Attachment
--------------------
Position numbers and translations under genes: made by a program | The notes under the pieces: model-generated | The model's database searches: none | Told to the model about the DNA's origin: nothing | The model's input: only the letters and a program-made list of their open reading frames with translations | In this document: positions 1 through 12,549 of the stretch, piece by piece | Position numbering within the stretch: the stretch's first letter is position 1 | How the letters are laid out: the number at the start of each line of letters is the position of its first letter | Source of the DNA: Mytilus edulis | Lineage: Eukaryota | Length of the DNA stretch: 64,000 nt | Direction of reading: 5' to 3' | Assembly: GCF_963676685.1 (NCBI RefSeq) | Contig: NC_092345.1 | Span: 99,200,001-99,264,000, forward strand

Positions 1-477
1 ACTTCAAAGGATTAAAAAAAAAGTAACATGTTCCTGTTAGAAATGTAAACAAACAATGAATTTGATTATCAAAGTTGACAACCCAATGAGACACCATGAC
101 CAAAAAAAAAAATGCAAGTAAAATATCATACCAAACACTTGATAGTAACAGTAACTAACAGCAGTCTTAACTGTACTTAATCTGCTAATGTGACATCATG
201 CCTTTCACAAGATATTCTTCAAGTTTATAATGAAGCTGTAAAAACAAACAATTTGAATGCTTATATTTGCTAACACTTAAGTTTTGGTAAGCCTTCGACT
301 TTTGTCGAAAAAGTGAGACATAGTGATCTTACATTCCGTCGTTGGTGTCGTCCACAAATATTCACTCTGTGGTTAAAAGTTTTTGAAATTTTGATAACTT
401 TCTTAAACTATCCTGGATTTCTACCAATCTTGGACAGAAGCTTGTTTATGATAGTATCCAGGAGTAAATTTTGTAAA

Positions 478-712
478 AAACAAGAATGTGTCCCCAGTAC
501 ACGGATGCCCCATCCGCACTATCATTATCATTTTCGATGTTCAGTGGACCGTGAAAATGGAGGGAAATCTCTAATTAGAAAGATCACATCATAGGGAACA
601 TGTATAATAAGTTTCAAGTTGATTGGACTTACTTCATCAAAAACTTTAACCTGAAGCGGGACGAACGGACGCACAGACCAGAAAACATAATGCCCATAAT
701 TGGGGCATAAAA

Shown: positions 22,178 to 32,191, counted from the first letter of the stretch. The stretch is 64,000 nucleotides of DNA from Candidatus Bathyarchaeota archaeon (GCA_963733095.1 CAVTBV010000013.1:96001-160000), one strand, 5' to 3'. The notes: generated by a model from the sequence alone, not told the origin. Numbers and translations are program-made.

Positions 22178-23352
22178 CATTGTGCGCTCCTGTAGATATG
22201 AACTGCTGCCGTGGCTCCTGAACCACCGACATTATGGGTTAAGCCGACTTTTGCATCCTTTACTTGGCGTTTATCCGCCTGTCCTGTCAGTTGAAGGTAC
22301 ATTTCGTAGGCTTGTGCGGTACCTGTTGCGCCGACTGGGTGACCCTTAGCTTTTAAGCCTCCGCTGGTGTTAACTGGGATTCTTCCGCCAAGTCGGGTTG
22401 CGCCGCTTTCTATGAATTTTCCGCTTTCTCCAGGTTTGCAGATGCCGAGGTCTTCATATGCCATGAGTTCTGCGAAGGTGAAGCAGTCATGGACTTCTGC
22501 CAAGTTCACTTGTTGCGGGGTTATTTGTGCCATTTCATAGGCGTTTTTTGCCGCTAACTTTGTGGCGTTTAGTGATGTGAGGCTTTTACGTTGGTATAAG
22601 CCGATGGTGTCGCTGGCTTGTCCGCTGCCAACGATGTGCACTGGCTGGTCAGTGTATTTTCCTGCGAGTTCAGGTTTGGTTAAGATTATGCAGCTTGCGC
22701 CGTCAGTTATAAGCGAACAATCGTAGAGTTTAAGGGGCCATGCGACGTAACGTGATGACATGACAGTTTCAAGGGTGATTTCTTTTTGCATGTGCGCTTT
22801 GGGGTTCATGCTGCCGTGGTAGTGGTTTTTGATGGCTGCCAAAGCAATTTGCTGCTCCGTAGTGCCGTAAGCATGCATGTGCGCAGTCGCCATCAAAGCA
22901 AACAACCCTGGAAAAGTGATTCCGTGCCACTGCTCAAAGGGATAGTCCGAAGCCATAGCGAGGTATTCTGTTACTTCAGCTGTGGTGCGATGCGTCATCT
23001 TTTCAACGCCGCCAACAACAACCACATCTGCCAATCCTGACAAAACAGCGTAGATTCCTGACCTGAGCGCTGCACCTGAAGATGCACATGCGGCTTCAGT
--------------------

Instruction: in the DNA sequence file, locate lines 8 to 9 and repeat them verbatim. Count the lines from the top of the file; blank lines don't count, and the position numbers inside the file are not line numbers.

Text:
Positions 478-712
478 AAACAAGAATGTGTCCCCAGTAC